The 10 top things you must do in Singapore
If you are looking for a destination with tropical green dotted with urban landscapes and a mouth-watering food culture to boot, it’s Singapore you should be headed to.
First up on your itinerary has got to be checking out the tallest indoor waterfall in the world. It’s right inside Changi Airport, so it’s definitely not far off from whichever terminal your flight lands at. At 40 meters high, the Rain Vortex cascades through an oculus (eye-shaped feature) in the middle of Jewel Changi. This architectural paradise links three terminals yet is also a shopping wonder with 10 stories of retail and dining zones. Staying true to Singapore’s reputation as a city in a garden, Jewel is a lush rainforest with thousands of trees and shrubs. Head up to the Canopy Park for manicured themed gardens and life-sized animal topiaries. To entertain the little tots, pick between the Pokemon Centre, Foggy Bowls or Discovery Slides.
Marina Bay Sands
For another genre-defying lifestyle attraction, follow the crowds to Marina Bay Sands. An opulent resort complex that defines the Singapore skyline, Marina Bay Sands is home to a luxury shopping mall, convention center, hotel, casino and the ArtScience museum.
Pool day? Enjoy the splendor of Singapore from the Skypark, with the world’s largest rooftop infinity pool. Only hotel guests have access to the iconic infinity pool. But for S$23 (US$17), you can opt for the Skypark observatory deck. It is open to public but has less impressive views.
The Shoppes at Marina Bay Sands has every luxury brand imaginable. Yet. And they are not resting on their laurels, providing shoppers with a luxurious boating experience right in the middle of the mall. Paddle through the canals of The Shoppe in a beautifully-crafted Chinese wooden boat.
Immerse yourselves in a dynamic digital universe of interactive exhibitions at the ArtScience museum. Installations revolve around concepts of space, art and science in a prominent lotus-shaped building. Singapore can be a particularly rainy place, especially in December. Don’t let the heavy tropical rain ruin your visit — retreat to the museum for a cozy day.
Gardens by the Bay
A city garden spanning over 101 hectares with captivating waterfront views may not sound amazing to you but prepare to be stunned by super-sized man-made trees of up to 16 stories. In the day, the Supertrees serve as excellent canopies providing shade. By night, the iconic giants enchant with a Garden Rhapsody light and sound show.
it is free to enter Gardens by the Bay, but it has two ticketed attractions. Cloud Forest stuns with a conservatory veiled in mist. Explore the lush vegetation from tropical highlands up to 2,000 meters above sea level, including orchids, ferns and bromeliads. Your next ticketed attraction is Flower Dome, where is perpetually spring. Here, you will find a glass greenhouse of floral artistry, surrounding you with colorful and delicate blooms.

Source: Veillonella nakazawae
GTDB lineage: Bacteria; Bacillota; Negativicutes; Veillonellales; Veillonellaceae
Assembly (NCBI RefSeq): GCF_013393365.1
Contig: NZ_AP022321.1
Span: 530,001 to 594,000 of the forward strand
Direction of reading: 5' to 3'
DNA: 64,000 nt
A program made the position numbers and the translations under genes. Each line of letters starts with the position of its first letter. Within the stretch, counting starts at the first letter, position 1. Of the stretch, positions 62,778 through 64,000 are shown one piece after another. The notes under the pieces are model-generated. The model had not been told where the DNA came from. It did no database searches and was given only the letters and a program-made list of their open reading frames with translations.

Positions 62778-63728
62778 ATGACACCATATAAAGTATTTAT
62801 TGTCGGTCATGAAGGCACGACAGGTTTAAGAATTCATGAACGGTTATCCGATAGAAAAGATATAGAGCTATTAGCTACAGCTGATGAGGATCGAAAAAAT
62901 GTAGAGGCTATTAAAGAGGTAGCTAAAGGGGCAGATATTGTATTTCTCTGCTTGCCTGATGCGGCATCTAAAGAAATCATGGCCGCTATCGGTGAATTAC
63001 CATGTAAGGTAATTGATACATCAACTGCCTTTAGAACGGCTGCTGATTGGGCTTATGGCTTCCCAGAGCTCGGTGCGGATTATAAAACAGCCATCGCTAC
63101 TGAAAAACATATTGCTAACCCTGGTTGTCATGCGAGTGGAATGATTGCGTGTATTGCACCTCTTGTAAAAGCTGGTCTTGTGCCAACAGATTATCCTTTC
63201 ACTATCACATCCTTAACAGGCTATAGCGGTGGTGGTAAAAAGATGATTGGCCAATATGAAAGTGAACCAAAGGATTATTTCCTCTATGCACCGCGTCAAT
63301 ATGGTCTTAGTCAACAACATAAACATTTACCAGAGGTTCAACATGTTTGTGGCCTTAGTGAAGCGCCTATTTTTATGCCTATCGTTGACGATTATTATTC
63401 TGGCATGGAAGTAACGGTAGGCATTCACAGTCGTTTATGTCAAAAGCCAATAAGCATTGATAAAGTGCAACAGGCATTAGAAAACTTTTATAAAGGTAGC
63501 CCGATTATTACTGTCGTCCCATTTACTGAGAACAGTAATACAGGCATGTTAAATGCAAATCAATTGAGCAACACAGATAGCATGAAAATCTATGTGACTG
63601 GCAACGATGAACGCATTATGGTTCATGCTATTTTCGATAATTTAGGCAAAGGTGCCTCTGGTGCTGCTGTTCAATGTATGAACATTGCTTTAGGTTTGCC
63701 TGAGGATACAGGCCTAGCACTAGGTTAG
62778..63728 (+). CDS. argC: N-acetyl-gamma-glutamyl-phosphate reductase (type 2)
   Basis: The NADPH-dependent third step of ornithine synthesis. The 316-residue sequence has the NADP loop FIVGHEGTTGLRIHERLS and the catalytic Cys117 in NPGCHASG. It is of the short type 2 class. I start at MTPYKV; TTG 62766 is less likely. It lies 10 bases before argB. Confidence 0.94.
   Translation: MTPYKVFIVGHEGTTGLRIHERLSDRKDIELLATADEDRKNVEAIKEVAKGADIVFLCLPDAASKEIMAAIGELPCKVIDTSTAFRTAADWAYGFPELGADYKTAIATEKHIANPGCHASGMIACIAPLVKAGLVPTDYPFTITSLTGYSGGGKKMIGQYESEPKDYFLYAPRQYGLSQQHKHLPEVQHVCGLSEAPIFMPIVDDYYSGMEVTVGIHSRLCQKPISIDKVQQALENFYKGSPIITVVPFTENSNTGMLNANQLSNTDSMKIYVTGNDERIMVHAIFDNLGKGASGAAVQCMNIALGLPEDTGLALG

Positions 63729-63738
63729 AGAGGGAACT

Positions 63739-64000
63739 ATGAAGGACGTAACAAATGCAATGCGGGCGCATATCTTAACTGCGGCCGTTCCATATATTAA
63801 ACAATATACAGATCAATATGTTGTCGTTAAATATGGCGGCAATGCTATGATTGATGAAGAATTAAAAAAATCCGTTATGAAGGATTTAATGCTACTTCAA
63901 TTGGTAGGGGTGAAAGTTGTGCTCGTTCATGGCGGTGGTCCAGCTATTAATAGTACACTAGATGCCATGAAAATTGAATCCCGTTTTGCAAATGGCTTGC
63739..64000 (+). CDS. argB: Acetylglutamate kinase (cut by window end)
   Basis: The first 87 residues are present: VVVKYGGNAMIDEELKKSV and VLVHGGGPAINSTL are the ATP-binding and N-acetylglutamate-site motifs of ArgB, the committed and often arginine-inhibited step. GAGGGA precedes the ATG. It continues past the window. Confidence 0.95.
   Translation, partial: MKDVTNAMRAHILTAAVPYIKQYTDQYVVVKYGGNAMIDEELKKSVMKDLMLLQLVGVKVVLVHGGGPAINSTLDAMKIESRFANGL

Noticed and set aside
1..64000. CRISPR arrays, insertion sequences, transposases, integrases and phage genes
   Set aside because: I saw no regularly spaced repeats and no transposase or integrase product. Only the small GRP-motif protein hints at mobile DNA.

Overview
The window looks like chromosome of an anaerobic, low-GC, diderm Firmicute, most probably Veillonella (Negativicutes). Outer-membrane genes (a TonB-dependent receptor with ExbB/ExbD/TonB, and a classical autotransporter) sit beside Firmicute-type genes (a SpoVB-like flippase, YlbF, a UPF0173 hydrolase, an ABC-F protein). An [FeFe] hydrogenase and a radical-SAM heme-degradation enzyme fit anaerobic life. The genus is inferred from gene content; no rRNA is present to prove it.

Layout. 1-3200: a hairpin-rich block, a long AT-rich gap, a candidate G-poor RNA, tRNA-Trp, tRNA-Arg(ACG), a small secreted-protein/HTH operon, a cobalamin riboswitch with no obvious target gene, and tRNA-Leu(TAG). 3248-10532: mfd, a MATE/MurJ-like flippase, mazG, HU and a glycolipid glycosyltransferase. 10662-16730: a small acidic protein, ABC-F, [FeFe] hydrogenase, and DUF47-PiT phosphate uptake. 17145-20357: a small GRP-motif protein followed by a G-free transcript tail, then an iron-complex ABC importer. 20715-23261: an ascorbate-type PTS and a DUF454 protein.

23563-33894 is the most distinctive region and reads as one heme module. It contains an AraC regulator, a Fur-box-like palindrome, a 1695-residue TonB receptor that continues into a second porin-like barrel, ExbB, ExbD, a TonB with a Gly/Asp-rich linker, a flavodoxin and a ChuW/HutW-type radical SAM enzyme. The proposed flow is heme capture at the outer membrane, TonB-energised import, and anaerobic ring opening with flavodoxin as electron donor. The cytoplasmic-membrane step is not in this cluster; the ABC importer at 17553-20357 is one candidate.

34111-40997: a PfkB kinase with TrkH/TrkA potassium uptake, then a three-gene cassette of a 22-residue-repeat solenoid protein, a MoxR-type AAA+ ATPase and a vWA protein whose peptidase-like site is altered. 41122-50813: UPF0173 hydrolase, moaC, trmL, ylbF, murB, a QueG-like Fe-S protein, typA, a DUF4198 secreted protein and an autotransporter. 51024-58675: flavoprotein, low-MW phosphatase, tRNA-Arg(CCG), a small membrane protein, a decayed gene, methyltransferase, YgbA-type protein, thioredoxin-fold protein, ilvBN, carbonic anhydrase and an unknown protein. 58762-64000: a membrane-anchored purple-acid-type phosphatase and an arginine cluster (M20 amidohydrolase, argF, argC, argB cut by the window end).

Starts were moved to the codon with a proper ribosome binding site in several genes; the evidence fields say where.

Bugis Street Area
You’ll need to pace yourself here, there is much to see in Singapore’s bustling downtown. The Arabic Quarter or Kampong Glam is a 15 minute walk from the Bugis MRT station. A highlight is the Sultan Mosque’s giant golden domes shining brilliantly in the strong sun.
Stroll down Haji Lane, Now a trendy strip of cafes, boutiques and traditional wares. It is one of Singapore’s few indie ‘hoods, with colorful murals that accompany your trail at every corner.
If a neoclassical church with swathes of green lawns and al fresco restaurants sound like an ideal evening plan, make your way down to Chijmes. It’s likely you chance upon a wedding if you are there on a weekend evening. After all, it is a charming chapel. .
Orchard Road remains the grand dame of Singapore’s retail scene. Be it luxury labels or bespoke designs, it is a bustling shopping hub that satiates your shopaholic impulses. Start your retail journey at shopping complexes like ION Orchard or 313@Somerset.
Drop by Emerald Hill for a respite from the bustling boulevard. Tucked away with colorful Peranakan shophouses — Peranakan refers to descendants of southern Chinese in the Malay archipelago — it makes for an ideal evening stroll. Savour a drink or two at quaint al fresco bars and restaurants at Emerald Hill, with the swankiest being No. 5 Emerald Hill.
Clarke Quay is irrefutably Singapore’s most vibrant nightlife district. Along the Singapore River, drinking venues run the gamut from colonial-style pubs to live music bars. Ask any roaming young locals in Clarke Quay and it’s likely they are headed to Zouk next, a popular nightclub.
The riverside quay is also a little epicentwr of fine dining. Rows of riverfront Victorian buildings serve up a varied platter of cuisines: Thai, Indian, Vietnamese, Chinese and even Nonya (a Peranaklan blend of Chinese and Malay/Indonesian) dishes.
The Merlion statue has arguably passed its heyday, but snap a photo with it anyway if you are near Clarke Quay. The lion head is said to represent the discovery of Singapore, by Prince Sang Nila Utama who sighted a beast later revealed to be a lion. The fish tail is symbolic of the nation’s humble beginnings as a fishing village.